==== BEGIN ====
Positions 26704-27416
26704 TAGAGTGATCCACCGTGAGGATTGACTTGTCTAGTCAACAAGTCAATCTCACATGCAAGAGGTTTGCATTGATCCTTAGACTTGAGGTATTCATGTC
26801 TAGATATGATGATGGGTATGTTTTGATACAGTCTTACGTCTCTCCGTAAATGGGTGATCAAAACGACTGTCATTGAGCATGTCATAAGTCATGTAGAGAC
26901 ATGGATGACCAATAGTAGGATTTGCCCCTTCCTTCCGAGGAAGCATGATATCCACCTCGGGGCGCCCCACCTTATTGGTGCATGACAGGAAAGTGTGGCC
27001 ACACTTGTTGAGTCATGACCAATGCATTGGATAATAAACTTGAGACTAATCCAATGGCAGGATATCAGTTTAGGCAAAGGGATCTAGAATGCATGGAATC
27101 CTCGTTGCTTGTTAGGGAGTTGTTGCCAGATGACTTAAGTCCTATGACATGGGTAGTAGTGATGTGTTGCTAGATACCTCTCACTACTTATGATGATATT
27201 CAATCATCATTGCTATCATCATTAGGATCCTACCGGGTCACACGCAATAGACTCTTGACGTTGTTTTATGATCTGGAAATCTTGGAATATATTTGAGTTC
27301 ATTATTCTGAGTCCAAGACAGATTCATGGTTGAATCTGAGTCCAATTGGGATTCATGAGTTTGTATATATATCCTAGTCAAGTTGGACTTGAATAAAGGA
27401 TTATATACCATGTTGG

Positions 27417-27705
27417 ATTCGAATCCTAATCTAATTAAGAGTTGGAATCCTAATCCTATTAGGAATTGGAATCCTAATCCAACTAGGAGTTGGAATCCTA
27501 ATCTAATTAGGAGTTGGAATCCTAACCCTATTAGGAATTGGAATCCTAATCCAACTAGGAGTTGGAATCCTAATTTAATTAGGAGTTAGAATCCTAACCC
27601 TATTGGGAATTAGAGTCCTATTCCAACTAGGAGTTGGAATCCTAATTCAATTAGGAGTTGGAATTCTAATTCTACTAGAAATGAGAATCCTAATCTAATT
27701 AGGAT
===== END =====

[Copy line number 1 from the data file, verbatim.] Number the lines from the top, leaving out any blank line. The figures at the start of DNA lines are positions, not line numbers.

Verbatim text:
Positions 26704-27416